For over a decade Thurston Moore’s solo ventures have provided a means to indulge and detail his deepest noise tendencies. Whether the spiralling improvisation of Three Incredible Ideas or the directionless avant-garde of Lost To The City, there has been little that resembled the Sonic Youth spill-over that Moore’s 1995-released Psychic Hearts provided. But whilst Trees Outside The Academy is an explicit return to the realms of traditional song writing structures, this is a barren call. Rather than harking back to the glut of inspiration that came between Experimental Jet Set... and Washing Machine, Moore has never sounded so openly emancipated from the confines of the New York noiseniks.
Loitering between a state of elation and deflation, Moore's stoic delivery is ridden with an agitated hesitancy. With transitional contemplations flooding the brain, the music befits this condition. 'Frozen Gtr' opens with an industrial wail as dead waves of noise sit on the cusp of breaking in, a contented cist consistently threatening to eat away and overawe it all. The peculiar psychopathic smirk on 'Fri/End'’s chin-up Americana ("O’ how I love the smell of your charred remains / nothing better than to meet you sweetheart in severed chains") is scythed down by distortion, whilst poignant instrumental 'American Coffin' struggles to pick itself from its scar-scattered knees, with any uplifting sentiment cloaked by a skewed unease.
Turning its head away from any no-wave groundings, Trees Outside… comes to resemble certain recent releases from Moore's imprint Ecstatic Peace - from the aching detail of Wooden Wand through to Tall Firs’ off-kilter fragility. Though Moore is constantly at the forefront the contributors are decisive, whether the subtle orchestral undertone that MV&EE's Samara Lubelski's provides throughout or noise-mongerer Leslie Keffer's fleeting industrial scrawl on 'Off Work'. It generates the cutting folk-noise mismatch that Jackie-O Motherfucker mastered. But, for all the recent noiseities, other than 'Free Noise Among Friends' Moore has fundamentally distanced the doses of drone in favour of a more traditional guise. Charalambides' Christina Carter's bawling vocal contribution on 'Honest James' clashes with Moore's sullen delivery and flags up similarities with Will Oldham's rasp lapping over Dawn McCarthy on The Letting Go.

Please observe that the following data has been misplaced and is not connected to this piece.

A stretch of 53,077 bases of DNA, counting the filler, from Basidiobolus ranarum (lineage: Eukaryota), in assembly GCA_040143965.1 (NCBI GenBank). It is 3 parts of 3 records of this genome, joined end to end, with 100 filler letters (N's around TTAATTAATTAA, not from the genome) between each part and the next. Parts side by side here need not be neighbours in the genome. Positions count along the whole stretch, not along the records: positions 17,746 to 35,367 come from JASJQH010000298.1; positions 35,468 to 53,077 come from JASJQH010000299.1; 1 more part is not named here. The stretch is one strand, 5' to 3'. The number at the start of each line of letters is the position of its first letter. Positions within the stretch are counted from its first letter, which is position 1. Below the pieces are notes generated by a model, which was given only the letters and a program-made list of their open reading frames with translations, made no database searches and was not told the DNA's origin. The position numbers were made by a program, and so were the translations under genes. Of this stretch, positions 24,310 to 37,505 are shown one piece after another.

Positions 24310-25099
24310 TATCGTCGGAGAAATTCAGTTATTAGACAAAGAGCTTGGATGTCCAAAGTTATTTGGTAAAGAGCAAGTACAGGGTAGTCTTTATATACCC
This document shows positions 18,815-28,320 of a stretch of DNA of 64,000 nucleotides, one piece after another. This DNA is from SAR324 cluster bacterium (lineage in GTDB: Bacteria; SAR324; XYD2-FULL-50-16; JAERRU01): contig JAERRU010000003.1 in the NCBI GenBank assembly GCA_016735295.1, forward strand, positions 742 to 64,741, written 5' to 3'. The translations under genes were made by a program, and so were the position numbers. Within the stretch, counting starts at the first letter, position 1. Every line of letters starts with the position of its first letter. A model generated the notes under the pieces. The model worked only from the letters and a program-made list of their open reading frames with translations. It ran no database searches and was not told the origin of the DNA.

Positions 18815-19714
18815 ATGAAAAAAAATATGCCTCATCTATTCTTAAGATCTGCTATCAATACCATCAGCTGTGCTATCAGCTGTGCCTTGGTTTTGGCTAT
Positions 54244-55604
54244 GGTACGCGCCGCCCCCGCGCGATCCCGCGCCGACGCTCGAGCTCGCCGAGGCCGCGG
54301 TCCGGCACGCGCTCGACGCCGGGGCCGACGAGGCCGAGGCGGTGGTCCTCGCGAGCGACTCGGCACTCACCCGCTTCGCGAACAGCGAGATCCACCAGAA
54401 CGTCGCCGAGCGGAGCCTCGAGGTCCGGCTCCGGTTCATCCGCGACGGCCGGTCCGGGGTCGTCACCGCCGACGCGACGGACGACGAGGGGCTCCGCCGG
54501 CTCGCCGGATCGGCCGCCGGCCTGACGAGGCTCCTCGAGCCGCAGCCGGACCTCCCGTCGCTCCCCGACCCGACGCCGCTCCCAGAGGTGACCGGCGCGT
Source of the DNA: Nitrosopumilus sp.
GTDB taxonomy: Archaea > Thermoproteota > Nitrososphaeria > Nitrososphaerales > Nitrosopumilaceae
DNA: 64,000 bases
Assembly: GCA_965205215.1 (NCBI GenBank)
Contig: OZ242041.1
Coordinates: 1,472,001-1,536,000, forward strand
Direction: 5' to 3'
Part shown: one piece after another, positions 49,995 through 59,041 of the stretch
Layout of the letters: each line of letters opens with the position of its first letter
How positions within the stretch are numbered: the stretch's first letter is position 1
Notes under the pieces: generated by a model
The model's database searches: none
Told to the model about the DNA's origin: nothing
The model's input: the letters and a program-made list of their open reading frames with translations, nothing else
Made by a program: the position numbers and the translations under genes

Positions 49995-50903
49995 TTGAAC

As GOWN's Andrew McGregor's sprawling solo and Steve Shelley's splintering percussion gnaw at 'Wonderful Witches', amid Moore's lost-in-lust lyrics entangling some sort of adolescent melodrama ("If you don’t shut up soon I'll have to quit the play"), it is the closest Trees Outside… comes to resembling a bona-fide Sonic Youth outing. Even when J Mascis – whose house in Amherst, Massachusetts was where the album was recorded – contributes his usual steady-handed gusto, locking horns like a silver-haired bull, he is woven into tracks - specifically 'The Shape Is In A Trance' - in a way that builds a depth to the record whilst Moore remains on a pedestal.
There is no heyday, there is no swansong, and for Moore continuation has always had more significance than reiteration. But off the back of Daydream Nation’s recent outing, retrospect seems a central theme. Whereas previous solo outings have often just provided an opportunity for Moore to further distance himself as he figured out the direction Sonic Youth were to take, Trees Outside The Academy is the sound of Moore in a moment of escapism, figuring out where he_ is going. _Psychic Hearts closed with ‘Elegy For All The Dead Rock Stars’ - a twenty minute slowly-churning instrumental that descended into a white noise assault only to come calmly back out. Curtains close on Trees Outside... with 'Thurston@13' - an archive recording of a teenage Moore, petulant and self-involved, stating "what you have heard is me wasting time again asking myself deep inside why the fuck am I doing this".
It caps it all off to be as blunt, open and insightful as you would expect from someone you're now on first name terms with.
8zzzzzz zzzzzz's Score